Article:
Some people use the terms title and deed interchangeably when it comes to real estate. For this reason, it is no surprise if you think the two concepts are the same. It is true that titles and deeds overlap. Still, they are not identical in all respects.
Clearing up any misunderstandings between the concepts of a deed and a title is crucial if you are in the process of buying a new home and want to avoid disputes with other parties who may claim ownership of the residence. U.S. News and World Report explains the differences between deeds and titles.
A deed represents the fact that you own a piece of property. It is a document used to transfer ownership from a seller to a buyer. If you possess a deed, it should contain your name and the name of the seller of the property as well as the seller’s signature.
Deeds take different forms depending on the transaction and the history of the property you purchase. You may have a general warranty deed, which is common to many home sales. Alternatively, you may have received your property through a quitclaim deed, a bargain and sale deed, or a grant deed.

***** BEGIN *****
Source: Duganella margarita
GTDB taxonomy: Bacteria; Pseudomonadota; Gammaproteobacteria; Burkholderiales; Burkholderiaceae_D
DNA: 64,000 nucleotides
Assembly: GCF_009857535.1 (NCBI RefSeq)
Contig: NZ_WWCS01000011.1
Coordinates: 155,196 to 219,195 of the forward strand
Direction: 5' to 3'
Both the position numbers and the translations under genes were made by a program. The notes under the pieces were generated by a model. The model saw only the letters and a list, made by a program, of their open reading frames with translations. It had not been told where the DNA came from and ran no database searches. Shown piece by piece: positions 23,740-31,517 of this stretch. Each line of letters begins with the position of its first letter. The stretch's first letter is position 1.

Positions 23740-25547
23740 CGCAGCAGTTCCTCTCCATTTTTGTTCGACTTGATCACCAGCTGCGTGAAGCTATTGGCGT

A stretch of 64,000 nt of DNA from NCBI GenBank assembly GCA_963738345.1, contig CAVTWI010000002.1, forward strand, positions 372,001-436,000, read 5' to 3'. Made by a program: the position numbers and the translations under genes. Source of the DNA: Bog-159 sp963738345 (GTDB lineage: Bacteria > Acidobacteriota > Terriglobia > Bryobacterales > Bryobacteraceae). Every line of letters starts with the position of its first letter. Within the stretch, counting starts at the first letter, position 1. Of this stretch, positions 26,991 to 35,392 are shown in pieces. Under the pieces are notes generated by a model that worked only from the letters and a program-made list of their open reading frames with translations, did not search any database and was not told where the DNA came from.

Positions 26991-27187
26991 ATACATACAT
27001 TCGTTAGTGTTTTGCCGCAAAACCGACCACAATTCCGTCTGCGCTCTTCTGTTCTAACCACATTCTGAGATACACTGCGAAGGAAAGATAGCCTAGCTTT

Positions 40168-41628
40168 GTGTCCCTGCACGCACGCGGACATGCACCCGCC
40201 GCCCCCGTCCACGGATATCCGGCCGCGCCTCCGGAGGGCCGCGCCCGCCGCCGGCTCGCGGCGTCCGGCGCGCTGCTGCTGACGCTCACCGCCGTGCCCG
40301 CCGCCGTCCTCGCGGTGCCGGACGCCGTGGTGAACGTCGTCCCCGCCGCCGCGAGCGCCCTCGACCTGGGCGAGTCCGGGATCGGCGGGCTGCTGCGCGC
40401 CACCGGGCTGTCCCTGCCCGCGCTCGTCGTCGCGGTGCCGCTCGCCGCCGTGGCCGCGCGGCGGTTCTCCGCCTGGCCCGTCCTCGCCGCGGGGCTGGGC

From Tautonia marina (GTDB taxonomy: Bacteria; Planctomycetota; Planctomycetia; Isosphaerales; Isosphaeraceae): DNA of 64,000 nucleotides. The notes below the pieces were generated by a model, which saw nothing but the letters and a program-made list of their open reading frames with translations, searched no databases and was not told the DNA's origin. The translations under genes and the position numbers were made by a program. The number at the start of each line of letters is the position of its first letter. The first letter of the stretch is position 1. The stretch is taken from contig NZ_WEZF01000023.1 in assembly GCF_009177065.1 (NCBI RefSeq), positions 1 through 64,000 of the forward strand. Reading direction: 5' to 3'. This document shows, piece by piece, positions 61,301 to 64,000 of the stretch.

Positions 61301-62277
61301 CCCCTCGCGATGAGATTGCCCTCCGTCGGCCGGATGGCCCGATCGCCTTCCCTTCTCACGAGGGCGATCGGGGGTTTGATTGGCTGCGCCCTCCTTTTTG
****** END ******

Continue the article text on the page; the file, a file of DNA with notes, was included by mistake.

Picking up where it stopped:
While a deed represents your right to own your home or commercial property, it is not the right itself. The property title is your right to own a piece of property. This is an important distinction because while you may have a deed that says you own a property, someone else may also have a claim to your property. This other party might claim ownership through financial records or a lien placed on your property.
This problem is why it is a good move to have title insurance. Some deeds like quitclaim deeds do not guarantee that someone else does not possess an ownership claim. A title insurance company protects you from undiscovered claims by researching a title history and covering expenses like unpaid liens.